An important read for anyone facing the process of caring for elderly parents. I was fascinated with Ms. Chast's story and identified with her anger, guilt and sorrow. It actually relieved some of the guilt I have when dealing with my own parents. It made me laugh and cry.
Who doesn't love Roz Chast? Her cartoons hit the mark and often say what we're thinking but might be too polite to say ourselves. This is her hand-written memoir through drawings and comments about her aging parents accompanied by thoughts about her relationship with them over the years. It is sure to hit home with many of us who have had to deal with the same thing. Her poignant photographs of 48 years accumulation of stuff in their apartment brought back memories of trying to figure out how to deal with the same thing in my own parents' home. Each item is fraught with personal history.
There are many things that parents (and others) don't want to talk about. I'm glad that Roz Chast chose to share those things with us.
Okay this story was depressing, even though I knew that going in. It made me examine the dynamics of death and what happens when your parents grow old. It was a fascinating, raw, honest look into such relationships as well as the struggles. Roz was honest with her feelings, both positive and negative, about the whole journey. I found it fascinating and interesting about something we all have to go through at one point or another.
Recommended for anyone with aging parents, or for all of us who are getting on in years and will soon find ourselves in this situation. Good companion book: "They Left Us Everything" by Plum Johnson. Both tell the gritty details of aging and the changes it brings, when the aldut and child roles are reversed
Humor will lighten the heart-rending subject of dealing with aging parents. How wonderful it was to read that I was not alone in my thoughts. Ms. Chast bravely put into words and pictures what most of us only think. A masterpiece.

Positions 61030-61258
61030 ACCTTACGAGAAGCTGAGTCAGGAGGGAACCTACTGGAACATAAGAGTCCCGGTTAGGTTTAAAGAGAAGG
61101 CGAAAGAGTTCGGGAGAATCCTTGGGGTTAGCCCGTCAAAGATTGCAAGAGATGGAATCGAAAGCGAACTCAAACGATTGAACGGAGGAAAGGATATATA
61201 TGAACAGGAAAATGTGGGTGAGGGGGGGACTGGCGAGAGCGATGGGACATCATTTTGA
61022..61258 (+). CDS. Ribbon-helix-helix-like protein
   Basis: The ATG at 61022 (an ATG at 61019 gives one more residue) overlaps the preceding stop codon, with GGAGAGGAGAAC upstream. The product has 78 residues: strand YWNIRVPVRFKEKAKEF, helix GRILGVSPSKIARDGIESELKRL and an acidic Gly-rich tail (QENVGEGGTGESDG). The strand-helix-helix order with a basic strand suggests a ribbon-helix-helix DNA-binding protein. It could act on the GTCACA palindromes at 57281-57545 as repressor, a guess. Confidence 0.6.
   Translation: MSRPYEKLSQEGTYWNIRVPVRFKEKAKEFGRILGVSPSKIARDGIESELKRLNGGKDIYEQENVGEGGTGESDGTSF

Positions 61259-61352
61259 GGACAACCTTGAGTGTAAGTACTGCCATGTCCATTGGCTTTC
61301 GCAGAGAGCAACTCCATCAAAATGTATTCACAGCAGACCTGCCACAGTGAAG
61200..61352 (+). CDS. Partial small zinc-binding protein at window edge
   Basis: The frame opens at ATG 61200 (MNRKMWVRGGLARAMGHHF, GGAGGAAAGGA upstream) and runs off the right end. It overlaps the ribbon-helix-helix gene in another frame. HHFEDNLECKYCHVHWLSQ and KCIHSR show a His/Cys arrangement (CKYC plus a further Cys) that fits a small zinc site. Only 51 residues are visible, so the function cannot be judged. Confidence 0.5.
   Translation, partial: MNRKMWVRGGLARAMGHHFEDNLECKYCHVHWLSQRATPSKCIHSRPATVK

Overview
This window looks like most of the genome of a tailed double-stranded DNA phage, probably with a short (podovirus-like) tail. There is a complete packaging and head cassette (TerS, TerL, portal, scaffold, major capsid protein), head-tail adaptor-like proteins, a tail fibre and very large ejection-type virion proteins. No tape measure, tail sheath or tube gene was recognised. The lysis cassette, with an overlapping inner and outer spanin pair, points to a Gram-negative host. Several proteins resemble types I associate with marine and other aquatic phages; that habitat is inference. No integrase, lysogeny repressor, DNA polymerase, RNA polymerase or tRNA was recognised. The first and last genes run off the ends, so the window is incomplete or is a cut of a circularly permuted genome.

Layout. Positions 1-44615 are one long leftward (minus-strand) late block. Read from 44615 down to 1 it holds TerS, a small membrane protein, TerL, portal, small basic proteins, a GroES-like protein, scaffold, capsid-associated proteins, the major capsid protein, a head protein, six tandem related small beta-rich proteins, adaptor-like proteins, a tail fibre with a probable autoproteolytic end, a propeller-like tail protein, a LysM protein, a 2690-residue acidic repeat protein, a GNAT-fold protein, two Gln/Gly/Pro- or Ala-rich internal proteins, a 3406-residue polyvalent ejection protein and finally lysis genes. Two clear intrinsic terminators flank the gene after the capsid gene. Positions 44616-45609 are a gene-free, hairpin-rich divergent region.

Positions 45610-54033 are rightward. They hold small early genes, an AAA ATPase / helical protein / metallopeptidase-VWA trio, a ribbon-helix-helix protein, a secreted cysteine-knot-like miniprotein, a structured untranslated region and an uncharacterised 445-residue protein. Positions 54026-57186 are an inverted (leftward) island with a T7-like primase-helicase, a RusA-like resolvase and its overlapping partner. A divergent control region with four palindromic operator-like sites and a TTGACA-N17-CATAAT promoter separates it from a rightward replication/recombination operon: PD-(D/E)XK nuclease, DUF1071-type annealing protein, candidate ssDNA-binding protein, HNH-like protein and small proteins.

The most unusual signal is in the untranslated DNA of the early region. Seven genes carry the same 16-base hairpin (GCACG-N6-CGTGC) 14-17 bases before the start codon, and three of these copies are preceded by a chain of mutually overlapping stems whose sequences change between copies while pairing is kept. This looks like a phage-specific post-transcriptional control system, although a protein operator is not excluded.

Ms. Chast steps over the usual taboos and speaks up about the unspoken facts as she arrives at the unbearable final stop of her aging parents. Humor and all, Ms. Chase gives you an unforgettable lesson in life in her serious undertone.
Essential read for anyone who is a caregiver wondering how to handle the next steps. Her down to earth sense of humor lightens up a scarey and emotional subject that many of us are or will face.
Such a great read, but especially for anyone with an aging parent or parents. Roz Chast's observations are spot-on. You may not recognize your own specific situation, but some of the feelings and attitudes will likely be familiar.... The cartoons are wonderful and the story well-told.
Sadly funny, familiar for many, a nicely illustrated guide with sweet and bitter humour to help you what most will have to deal with. Recommended to everyone over 25.
Honest, funny, amazing, enlightening, heart-rending, frightening, thought-provoking. Highly recommended.
Required reading for anyone with living parents. I borrowed this because I love Roz Chast. Learned a lot of things I need to know. Nuff said.
This book is truly sublime; a heart-warming and honest memoir of a woman's relationship with her parents. Lovely illustrations go hand-in-hand with the unsanitised commentary about the complex life she experienced with her mother, and the acquiescence of her father towards his wife. Lovely.